Canadians are stepping up to help in the battle against COVID-19, with some manufacturers modifying their production lines to churn out much-needed medical supplies.
Earlier this week, Prime Minister Justin Trudeau placed an open call to academic institutions to donate or make equipment.
To every university, college, polytechnic, and CEGEP in the country: We need your expertise and your resources. If you have masks and ventilators we can use, or if you think you can help with things like 3D printing of medical supplies, let us know: https://t.co/js1j1UsLltJustin Trudeau on Twitter
"To every university, college, polytechnic, and CEGEP in the country: We need your expertise and your resources," Trudeau said in a Twitter statement.
"If you have masks and ventilators we can use, or if you think you can help with things like 3D printing of medical supplies, let us know: http://buyandsell.gc.ca."
On the provincial level, the Government of Ontario has launched a similar initiative, asking citizens to pitch in with proposals, ideas, and donations.
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SMALL BUSINESSES STEP UP
Earlier this month, Dillon's Small Batch Distillers in Beasmsville, Ontario, closed its public-facing shop and started using the alcohol it has on hand to create bathes of hand sanitizer and disinfectant.
We're organizing. We can now deliver across Ontario. We have ethanol sanitizer available to essential services completely free, delivered thanks to @beatties1860 and @vwcanada. If you are a city/municipality or essential service & are in need email us - email@example.com.Dillon's Distillery on Twitter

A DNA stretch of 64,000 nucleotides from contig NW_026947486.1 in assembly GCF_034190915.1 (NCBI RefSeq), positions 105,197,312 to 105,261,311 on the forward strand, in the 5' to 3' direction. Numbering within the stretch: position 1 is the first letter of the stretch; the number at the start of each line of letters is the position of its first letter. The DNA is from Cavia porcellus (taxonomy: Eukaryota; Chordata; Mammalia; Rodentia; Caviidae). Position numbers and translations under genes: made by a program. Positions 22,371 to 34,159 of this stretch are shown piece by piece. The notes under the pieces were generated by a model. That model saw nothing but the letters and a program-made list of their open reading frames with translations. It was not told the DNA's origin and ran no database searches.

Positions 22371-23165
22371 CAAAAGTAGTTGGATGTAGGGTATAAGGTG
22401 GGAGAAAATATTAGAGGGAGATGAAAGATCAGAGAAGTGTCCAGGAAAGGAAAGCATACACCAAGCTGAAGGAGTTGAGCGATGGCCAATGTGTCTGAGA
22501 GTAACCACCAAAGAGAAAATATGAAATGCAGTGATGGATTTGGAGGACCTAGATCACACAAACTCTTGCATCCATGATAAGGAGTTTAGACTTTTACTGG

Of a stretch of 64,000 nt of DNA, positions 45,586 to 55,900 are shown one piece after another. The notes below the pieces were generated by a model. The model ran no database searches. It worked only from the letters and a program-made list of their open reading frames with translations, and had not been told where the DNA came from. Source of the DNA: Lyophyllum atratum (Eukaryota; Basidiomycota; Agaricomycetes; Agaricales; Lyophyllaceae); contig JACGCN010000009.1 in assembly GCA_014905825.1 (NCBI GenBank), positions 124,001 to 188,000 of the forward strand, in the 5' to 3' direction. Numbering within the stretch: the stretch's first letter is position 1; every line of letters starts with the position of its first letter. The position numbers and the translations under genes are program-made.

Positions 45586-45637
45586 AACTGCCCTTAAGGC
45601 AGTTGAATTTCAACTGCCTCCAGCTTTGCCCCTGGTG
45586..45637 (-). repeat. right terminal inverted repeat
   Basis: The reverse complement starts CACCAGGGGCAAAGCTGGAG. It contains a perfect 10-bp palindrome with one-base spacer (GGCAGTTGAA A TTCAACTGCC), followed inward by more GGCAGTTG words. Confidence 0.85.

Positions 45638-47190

"We can now deliver across Ontario. We have ethanol sanitizer available to essential services completely free, delivered thanks to @beatties1860 [Beatties Distillers] and [Volkswagon Canada]," the company said on Twitter.
"If you are a city/municipality or essential service & are in need email us - firstname.lastname@example.org."
In an interview with Global News founder Geoff Dillion said the company started making the sanitizer last week with its alcohol reserves and store-bought aloe.
So far, at least 3,000 bottles have been delivered to front-line health care workers with at least 5,000 more bottles ready for circulation.
Tune into The Weather Network on Friday, March 27, as our expert panel discusses how weather can potentially impact the spread of COVID-19.
In Saskatchewan, a 3D printing company called Wave of the Future 3D has also entered the ring.
The shop, which is now closed to the public, is printing parts for medical supplies for hospitals and care homes, free-of-charge.
The company is creating headbands to hold plastic face shields and molds to use as a template to vacuum seal masks.
The shop is, however, running low on supplies and is appealing to the public for donations.
To get in touch, visit their website.
BIG BUSINESSES OFFER A HAND, TOO
Parka manufacturer Canada Goose has announced it will begin making scrubs and patient gowns to support Canadians during the COVID-19 crisis and will donate the products at no extra cost, the Canadian Press reports.
There are other patterns and YouTube videos re: facemask construction, but my wife as a physician aimed for a design that is as air-tight as possible given the spread of #coronavirus by droplets 11/Mark Lewis on Twitter
Sewers who are stuck at home may be able to lend a hand.
Some institutions have posted patterns for face masks and are accepting donations. If you are interested in making and donating face masks, contact your local hospital first to ensure that: a) the hospital needs handmade face masks and b) The pattern you are using is safe to use and approved by the medical facility.
If you would like to volunteer, consider registering with a website like Spark Ontario, which will alert you when an opportunity becomes available. Volunteer Canada also has resources for people interested in helping out.